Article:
In February, ToftH convened a press launch announcing the inaugural cohort comprising its artist fellowship program. Its ten inaugural Artist Fellows are Nancy Baker Cahill, Ian Cheng, Stephanie Dinkins, Mara Eagle, Pierre Huyghe, Kahlil Joseph, Agnieszka Kurant, Rob Reynolds, Martine Syms, and Anicka Yi.
ToftH’s artist fellowship program is designed to place artists in AI and biotech labs. It has projects with and facilitates joint inquiries –– centered on art and engineering –– into how contemporary technology is challenging and changing the modern concept of the human as something more than nature and other than machine.
The program asks: what new, what unanticipated possibilities for imagining the human –– or for building AI systems or for designing new organisms –– emerge from AI and biotech? The underlying assumption of ToftH is that there are genuine philosophical and artistic challenges to a technology that creates new realities that defy the concepts and certainties that have structured everyday life up until now. Can we systematically identify these challenges and make philosophy and art part of engineering R&D? And R&D a source for new art projects? ToftH works with artist fellows to produce projects that address these questions for exhibitions, catalogues, installations, or performative events.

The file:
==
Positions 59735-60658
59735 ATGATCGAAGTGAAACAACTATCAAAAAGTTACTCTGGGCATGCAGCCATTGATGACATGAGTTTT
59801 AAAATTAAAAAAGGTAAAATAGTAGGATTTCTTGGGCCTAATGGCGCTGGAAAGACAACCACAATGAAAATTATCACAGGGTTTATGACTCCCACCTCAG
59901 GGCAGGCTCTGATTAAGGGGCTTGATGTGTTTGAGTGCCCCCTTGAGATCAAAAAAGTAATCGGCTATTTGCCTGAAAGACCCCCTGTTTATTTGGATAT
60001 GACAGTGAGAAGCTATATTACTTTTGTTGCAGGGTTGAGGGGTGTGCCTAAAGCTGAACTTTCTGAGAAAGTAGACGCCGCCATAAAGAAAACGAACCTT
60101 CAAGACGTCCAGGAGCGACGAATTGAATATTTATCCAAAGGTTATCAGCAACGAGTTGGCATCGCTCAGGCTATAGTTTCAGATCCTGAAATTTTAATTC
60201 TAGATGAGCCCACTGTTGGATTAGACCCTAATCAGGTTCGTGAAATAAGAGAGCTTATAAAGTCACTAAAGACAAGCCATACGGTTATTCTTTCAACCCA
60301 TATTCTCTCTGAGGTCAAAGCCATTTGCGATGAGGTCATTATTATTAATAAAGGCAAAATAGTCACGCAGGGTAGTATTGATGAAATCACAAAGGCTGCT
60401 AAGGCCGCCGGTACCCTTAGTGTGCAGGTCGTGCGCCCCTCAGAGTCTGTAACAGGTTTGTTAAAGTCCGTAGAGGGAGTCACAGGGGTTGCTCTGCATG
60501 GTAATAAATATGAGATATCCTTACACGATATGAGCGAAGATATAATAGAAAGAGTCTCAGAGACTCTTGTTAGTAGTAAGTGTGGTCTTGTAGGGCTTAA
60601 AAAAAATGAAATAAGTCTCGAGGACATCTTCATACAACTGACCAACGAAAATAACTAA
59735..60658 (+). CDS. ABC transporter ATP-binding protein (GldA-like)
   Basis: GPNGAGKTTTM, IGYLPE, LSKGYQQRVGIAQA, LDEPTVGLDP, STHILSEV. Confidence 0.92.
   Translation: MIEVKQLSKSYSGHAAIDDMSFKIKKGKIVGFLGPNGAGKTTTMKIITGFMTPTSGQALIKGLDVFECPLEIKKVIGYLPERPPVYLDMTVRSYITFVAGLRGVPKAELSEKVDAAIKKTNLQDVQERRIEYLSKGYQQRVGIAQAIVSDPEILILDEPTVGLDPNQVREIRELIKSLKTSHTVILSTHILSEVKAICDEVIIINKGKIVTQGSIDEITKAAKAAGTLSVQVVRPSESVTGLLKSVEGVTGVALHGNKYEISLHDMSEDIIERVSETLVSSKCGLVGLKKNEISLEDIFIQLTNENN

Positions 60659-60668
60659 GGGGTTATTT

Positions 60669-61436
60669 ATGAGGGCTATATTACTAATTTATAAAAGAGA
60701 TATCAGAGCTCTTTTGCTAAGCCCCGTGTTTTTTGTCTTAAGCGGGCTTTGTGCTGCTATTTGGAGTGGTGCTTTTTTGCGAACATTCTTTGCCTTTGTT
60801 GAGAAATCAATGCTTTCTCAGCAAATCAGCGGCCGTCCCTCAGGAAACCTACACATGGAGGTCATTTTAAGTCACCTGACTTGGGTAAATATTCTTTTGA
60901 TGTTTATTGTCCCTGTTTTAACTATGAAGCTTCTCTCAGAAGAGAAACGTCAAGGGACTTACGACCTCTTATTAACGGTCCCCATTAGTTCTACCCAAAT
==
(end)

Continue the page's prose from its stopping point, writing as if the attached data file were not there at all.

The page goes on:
On February 15th, as part of Frieze Art Fair LA’s Conversations on Patronage series, ToftH presented a panel discussion entitled “The Iceberg and the Human” at the Sherry Lansing Theater at Paramount Pictures Studio. Speakers included Tobias Rees, Founding Director of the Transformations of the Human program; Rob Reynolds, a Los-Angeles based conceptual artist and ToftH Artist Fellow; and David Sutherland, the founder of Oceans & Ice Lab at the University of Oregon. The transdisciplinary presentation included exclusive footage taken by Reynolds of icebergs calving set to voiceover commentary from an Indigenous community member telling the history of the fields that the artist and scientist traversed. The panel encompassed visual art, AI, and climate science to ask: Could icebergs be experimental sites for reformulating our vocabulary for thinking about ourselves and experiencing the world around us?